Posted on August 23 2020
I first discovered Slipins in 2018 when I was looking for an alternative to the bikini. I was sick of all the shaving, awkward tan lines, and general impracticality of bikinis for being active in the water. I have always been a huge fan of onesies/jumpers, so I was so excited when I found out I could wear them in the water as well. I loved the beautiful colors and patterns inspired by ocean creatures. It quickly became my favorite piece of clothing.
As I started wearing it, I realized it was made for so much more than just the water. The fabric is so comfortable, breathable and quick drying that it works really well for doing anything active on land. Plus you get 60+ UPF sun protection. I began using it for hiking around my beautiful home on Kauai, Hawaii.
It's especially perfect for hikes to places you want to swim like waterfalls. You don't even have to change. You can just jump right in the water. Then you bask in the sun for a few minutes and you're dry and ready to go.
But my greatest discovery yet was when I tried using it for biking! I brought it with me on a two week bikepacking trip along the Camino de Santiago. I cycled 600 miles across Spain in my Slipin, from the foot of the Pyrenees mountains to the coast of Galicia. It was the perfect bike suit. It's form fitting, making you aerodynamic; and stretchy, allowing for easy movement; plus the thumb holes and foot stirrups keep the suit in place. When I was waking up just before dawn to beat the heat of the day, mounting my bike in the dim morning light, it kept me warm until the sun came up. And as I was riding in the middle of the day across the hot plains of Castile and Leon I stayed nice and cool even though I was completely covered up. With two weeks of riding 6 hours a day in the sun I never got burned. It saved me from having to apply annoying chemical sunscreen and from getting ugly bikeshort and bike t-shirt tan lines. I also got a lot of compliments from other bikers along the way for my unique style. By the end of the trip me, my Slipin and my bike were bonded for life.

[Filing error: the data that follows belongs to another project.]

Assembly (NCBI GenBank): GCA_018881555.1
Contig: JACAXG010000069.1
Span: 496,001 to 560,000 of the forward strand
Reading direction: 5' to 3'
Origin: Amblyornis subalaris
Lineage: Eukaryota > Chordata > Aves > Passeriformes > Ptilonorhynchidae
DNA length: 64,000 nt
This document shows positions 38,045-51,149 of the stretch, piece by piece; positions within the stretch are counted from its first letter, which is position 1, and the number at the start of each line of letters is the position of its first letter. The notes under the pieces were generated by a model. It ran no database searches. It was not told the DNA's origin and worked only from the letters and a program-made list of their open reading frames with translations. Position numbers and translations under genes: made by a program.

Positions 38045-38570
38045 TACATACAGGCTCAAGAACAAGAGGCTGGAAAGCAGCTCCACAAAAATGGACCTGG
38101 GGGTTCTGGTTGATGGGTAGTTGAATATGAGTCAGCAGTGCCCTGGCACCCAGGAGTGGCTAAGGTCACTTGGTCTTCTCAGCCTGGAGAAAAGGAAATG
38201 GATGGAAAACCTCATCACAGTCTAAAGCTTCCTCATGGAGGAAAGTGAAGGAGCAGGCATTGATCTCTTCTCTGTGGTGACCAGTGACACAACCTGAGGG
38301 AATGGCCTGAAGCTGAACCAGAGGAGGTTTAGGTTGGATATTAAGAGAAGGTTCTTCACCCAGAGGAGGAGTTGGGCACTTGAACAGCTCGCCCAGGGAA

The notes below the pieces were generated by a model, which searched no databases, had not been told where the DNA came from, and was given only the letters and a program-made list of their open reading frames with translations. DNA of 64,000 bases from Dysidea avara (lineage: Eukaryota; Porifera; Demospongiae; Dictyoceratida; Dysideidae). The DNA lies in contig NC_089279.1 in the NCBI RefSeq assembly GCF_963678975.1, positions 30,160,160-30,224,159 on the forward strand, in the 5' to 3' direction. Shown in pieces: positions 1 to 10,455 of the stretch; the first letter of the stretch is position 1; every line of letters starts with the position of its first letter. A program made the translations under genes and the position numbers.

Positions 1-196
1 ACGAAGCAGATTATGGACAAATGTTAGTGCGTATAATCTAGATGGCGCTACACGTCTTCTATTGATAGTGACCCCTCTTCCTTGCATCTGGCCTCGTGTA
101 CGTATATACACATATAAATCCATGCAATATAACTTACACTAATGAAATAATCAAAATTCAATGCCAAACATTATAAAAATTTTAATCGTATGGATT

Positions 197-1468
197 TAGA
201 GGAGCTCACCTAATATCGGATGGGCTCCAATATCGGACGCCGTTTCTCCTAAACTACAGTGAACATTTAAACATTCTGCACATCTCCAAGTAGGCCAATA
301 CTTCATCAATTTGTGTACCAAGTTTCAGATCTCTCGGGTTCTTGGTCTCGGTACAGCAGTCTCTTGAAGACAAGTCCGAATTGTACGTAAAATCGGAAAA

Now I'd like to give you a glimpse into my bike adventures along the Camino de Santiago.
A Day in the Life of the Camino
I awake at 6 am to the sound of Gregorian chanting being played over a loud speaker. I begin to hear the rustling of pilgrims as they climb out of their bunks to tend to their morning rituals. I am staying in a giant convent in Roncesvalles that has been converted into a hostel to house the 300,000 plus pilgrims that make the journey to Santiago each year. The room is more of a hall, with high ceilings and large exposed wooden beams, and it is packed with row after row of bunkbeds. I climb out of my own and start preparing myself for my first day on the trail.
I have two 20 liter panniers where I keep a change of clothes, sandals, pyjamas, a sleep sack made out of a sheet (in case of bed bugs), a towel, my toiletries, a computer, a journal, 2 liters of water and an emergency kit. I pack up my bags and head down for breakfast.
At the hostel, breakfast and dinner were included in the price of my bed. All for just 10 euros. They have great deals for pilgrims along the Camino. There are so many of us they had to split us up into groups to feed us. They gave me a ticket for 7 am. I load up my bike and park it outside of the restaurant. After a quick breakfast of coffee and toast with jam I hop on my bike and start following the yellow arrows that mark the trail.